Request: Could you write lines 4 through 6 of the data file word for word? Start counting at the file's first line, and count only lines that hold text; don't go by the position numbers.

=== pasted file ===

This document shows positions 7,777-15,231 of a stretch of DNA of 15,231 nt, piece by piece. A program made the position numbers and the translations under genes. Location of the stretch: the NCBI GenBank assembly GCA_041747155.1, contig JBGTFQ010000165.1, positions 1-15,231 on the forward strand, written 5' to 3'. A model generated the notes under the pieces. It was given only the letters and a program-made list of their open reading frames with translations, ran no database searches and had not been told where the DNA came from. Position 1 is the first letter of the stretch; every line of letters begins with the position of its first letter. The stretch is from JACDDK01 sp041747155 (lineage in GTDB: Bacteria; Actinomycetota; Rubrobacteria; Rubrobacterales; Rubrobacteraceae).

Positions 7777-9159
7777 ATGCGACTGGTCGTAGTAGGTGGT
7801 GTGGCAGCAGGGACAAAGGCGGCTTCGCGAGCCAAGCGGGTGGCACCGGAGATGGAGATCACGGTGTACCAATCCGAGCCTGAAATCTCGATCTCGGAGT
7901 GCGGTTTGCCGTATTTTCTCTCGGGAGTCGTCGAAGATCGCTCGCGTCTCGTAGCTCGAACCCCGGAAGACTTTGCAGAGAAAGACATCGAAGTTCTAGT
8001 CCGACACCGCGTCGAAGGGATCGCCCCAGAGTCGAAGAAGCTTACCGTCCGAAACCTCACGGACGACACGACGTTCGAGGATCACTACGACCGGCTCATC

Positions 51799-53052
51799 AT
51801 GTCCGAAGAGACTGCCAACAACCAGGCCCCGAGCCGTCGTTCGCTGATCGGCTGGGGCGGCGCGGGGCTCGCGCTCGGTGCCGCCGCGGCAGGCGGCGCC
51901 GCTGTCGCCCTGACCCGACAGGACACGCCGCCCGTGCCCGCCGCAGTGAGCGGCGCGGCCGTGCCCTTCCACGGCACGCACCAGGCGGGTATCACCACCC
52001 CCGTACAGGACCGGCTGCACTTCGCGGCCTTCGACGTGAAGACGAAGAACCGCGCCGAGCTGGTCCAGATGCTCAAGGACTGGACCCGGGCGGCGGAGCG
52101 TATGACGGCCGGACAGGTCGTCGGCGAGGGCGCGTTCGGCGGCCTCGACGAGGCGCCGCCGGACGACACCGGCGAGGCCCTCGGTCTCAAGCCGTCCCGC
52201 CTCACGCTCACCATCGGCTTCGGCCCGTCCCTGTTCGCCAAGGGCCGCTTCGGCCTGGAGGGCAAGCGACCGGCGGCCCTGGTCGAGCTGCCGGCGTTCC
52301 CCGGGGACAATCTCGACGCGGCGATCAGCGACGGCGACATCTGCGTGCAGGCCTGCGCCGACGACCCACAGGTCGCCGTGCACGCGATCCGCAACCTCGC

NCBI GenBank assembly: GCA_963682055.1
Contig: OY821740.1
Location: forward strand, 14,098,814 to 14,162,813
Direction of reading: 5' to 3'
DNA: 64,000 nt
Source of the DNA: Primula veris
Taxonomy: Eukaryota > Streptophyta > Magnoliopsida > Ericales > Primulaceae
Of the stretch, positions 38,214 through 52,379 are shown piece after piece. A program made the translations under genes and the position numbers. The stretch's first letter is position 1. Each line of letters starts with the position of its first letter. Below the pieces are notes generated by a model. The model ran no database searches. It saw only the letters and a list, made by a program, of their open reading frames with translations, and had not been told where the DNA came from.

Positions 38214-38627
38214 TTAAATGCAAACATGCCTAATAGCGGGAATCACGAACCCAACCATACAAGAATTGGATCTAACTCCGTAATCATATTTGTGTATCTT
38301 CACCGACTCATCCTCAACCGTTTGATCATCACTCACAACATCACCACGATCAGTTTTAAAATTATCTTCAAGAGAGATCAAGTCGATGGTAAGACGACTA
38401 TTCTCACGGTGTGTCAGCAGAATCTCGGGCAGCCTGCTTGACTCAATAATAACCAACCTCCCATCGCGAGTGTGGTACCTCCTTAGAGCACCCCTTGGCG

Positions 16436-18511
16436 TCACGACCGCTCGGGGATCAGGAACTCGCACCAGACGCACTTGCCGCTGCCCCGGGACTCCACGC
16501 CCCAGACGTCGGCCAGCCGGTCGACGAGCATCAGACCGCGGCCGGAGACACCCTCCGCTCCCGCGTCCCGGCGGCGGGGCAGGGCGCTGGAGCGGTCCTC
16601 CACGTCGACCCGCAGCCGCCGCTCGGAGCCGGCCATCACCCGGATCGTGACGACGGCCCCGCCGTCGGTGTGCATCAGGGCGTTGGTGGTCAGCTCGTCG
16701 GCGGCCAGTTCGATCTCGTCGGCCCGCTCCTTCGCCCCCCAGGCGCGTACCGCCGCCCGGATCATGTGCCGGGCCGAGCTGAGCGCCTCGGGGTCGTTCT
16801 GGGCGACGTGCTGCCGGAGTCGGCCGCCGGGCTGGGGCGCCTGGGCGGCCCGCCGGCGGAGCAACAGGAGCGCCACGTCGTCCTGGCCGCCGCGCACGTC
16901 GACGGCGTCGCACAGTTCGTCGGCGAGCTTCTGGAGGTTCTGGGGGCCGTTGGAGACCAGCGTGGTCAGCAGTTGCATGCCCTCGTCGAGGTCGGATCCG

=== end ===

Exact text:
7801 GTGGCAGCAGGGACAAAGGCGGCTTCGCGAGCCAAGCGGGTGGCACCGGAGATGGAGATCACGGTGTACCAATCCGAGCCTGAAATCTCGATCTCGGAGT
7901 GCGGTTTGCCGTATTTTCTCTCGGGAGTCGTCGAAGATCGCTCGCGTCTCGTAGCTCGAACCCCGGAAGACTTTGCAGAGAAAGACATCGAAGTTCTAGT
8001 CCGACACCGCGTCGAAGGGATCGCCCCAGAGTCGAAGAAGCTTACCGTCCGAAACCTCACGGACGACACGACGTTCGAGGATCACTACGACCGGCTCATC